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    Learn English > English lessons and exercises > English test #85884: Imperative
    > Other English exercises on the same topic: Imperative [Change theme]
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    Imperative


    The imperative

     Most of us have noticed that when we were pupils or even students, our teachers used a certain number of phrases or sentences in order to give orders, warnings, or some advice: 'Stop talking', 'Open your books' ' Be quiet' ' Revise your lessons'  and so on!
    The form which has been used by our teachers is called 'The imperative form'.

    The form: To form the imperative, we usually use the base form of the verb without 'To'. Example: Go, Open, Close etc. Also, It's very important to notice that the command is given to you (Either singular or plural). The base form of the verb is preceded by 'Let' in the first and third person commands, and followed by: me, it,him, her, us, them.

    Example: 

     

    -Close that window, please.

    The command is given to one  person (Male or female).

     

    Get out of here!

    This command is given to two or a group of people (Three or more people)

     

    Let's (us) go and have some fun!

    We can also say: Let me/it/him/her/us/them go.....

          Affirmative form            

             Base form of the verb + Object
    Open the door.

    Let+ me/it/him/her/us/them+Base form of the verbLet me go to Peter's party, please!

     

    Negative form

    Do + Not + Base form of the verb + ObjectDo not (don't) smoke in public places like hospitals.

    Let+ me/it/him/her/us/them+Not+Base form of the verbLet's (us)  not make noise!

     

     Note

    We can also use: Don't (do not)+ Let+me/it/him/her/us/them+Base form of the verbDon't let him go out tonight!

    Using the imperative form: The imperative can be used to give direct orders, warnings, instructions, advice, requests, invitations, and also to make suggestions.


    Sentences with the imperative

    The meaning

     

    - Come tonight to celebrate Peter's 18th birthday.

     

    Invitation

     

     - Put your hands up!

     

    Order

     

     - Please, keep off the grass|Keep off the grass, please.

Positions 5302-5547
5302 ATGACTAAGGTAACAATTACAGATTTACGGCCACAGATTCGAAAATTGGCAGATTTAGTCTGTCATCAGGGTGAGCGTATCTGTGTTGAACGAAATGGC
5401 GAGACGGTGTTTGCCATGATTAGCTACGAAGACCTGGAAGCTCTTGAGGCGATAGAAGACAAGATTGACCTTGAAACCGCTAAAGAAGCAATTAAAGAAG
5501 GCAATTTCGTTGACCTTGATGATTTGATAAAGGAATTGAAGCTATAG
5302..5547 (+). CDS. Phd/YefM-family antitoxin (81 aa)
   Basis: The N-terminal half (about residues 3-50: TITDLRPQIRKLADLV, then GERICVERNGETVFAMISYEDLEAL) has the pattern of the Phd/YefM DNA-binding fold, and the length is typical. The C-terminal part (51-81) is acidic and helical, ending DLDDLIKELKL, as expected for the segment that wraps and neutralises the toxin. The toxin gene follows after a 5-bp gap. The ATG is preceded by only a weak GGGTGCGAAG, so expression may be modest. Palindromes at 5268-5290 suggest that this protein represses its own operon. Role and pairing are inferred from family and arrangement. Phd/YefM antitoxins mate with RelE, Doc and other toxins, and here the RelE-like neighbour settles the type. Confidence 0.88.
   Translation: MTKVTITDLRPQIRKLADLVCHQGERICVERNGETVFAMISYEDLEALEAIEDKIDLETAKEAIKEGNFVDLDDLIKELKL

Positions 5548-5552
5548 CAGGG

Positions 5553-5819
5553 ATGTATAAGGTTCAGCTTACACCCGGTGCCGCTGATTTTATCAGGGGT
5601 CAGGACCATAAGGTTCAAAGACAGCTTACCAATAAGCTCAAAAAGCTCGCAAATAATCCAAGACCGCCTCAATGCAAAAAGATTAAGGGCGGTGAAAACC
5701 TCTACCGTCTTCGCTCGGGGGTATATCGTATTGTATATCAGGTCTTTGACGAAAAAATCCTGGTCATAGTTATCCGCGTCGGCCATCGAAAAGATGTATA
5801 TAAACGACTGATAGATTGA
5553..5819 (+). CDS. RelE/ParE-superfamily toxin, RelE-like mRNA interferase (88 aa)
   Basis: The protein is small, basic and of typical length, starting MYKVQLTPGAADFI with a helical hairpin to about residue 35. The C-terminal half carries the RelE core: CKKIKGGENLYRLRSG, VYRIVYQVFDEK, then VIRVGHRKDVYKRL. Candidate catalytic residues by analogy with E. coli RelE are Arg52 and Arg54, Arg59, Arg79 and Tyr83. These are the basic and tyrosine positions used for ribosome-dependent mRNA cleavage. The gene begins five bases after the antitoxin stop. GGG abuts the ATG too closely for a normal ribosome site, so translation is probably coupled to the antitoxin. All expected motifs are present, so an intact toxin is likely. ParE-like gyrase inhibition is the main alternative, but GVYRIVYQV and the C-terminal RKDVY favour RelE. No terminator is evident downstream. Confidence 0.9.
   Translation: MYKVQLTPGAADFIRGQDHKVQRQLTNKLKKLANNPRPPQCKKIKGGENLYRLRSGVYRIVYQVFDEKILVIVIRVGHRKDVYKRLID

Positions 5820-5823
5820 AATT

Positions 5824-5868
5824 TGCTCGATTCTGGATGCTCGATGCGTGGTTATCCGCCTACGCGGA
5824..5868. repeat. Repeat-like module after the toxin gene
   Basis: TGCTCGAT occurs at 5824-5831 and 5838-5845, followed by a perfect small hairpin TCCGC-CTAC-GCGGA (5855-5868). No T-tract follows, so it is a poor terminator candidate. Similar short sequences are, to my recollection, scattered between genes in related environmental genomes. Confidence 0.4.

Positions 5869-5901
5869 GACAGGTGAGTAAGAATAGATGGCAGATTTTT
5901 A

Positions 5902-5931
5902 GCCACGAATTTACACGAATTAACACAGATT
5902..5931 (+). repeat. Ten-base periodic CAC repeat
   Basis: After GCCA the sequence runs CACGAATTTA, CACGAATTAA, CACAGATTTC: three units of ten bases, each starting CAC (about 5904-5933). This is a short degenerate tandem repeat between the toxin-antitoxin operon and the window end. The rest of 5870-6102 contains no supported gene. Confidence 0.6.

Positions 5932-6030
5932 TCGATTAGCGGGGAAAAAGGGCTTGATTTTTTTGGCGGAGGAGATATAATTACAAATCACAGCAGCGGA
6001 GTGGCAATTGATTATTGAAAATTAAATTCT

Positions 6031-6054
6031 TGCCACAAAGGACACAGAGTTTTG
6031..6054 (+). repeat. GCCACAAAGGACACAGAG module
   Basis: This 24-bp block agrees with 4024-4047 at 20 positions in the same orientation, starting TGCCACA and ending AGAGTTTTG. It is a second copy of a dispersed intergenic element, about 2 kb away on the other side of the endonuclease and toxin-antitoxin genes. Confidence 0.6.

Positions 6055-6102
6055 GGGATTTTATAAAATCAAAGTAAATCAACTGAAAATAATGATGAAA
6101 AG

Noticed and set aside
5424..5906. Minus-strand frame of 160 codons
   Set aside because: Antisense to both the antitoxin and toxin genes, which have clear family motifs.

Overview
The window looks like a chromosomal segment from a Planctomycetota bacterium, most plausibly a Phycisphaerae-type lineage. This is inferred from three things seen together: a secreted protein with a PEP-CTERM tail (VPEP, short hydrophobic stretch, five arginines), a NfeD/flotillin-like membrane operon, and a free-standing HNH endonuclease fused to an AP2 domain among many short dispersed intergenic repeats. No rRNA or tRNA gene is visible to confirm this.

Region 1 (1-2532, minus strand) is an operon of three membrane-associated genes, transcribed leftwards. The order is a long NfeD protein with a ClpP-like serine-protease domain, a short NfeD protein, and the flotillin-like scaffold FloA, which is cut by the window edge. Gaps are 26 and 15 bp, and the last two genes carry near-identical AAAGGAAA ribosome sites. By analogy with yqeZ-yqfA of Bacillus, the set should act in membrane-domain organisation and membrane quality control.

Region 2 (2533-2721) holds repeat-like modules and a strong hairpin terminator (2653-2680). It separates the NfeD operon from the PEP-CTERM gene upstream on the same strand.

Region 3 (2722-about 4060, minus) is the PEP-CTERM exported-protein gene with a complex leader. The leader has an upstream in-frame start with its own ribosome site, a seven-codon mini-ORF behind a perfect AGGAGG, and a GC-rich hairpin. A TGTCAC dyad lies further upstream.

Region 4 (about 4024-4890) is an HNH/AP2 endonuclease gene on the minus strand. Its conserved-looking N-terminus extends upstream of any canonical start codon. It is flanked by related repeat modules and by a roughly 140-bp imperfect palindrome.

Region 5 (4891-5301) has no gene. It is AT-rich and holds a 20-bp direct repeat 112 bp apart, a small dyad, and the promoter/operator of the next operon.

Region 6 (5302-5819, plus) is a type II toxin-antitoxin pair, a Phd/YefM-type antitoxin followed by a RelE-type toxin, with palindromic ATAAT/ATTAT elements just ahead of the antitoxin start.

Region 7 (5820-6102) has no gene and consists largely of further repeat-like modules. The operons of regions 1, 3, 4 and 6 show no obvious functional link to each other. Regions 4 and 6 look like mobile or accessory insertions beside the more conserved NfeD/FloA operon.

Public notice

     

    - Mix flour and sugar.

     

    Instruction

     

    - Don't ( do not) worry, take it easy.

     

    Suggestion

     

    - Take the first left onto Pine street and continue for three blocks.

     

    Direction

     

    - Don't touch that electric wire again!

     

    Warning

    - Give me that pen, please| Please give me that pen.Request

    Note: Sometimes, it's better to use the word 'please' at the beginning or at the end of the sentence in order to make the request sound more polite.

    Example:

     

    Please sign and date the exam sheet.

     

    Sign and date the exam sheet, please.





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    Put the verbs of the following sentences into the imperative form by choosing the best answer.

    A dentist is giving some advice to his patient

    (you/ to brush)  your teeth with regular toothpaste.



    A teacher is warning one of his pupils.

    (you/to stop)  talking, otherwise I will punish you.



    A mother is blaming her daughter

    (you/ not to be)  late for school again.



    A boy is talking to his girlfriend

    (we/ not to complicate)  things further.



    A mother is giving her son a piece of cake.

    (you/to take)  a piece of this cake. It's very delicious.



     Public notice

    Please (you/ not to pollute) the water.



    A seller is explaining how to deal with the new product.

    Please (you/to read)  the instructions, before you turn on the machine.



    An angry father is warning his son.

    (you/to turn off)  the computer and revise your lessons.



    (you/ to keep) all medicines out of reach of children



    A football team are talking all together.

    (we/to go)  and celebrate our victory.











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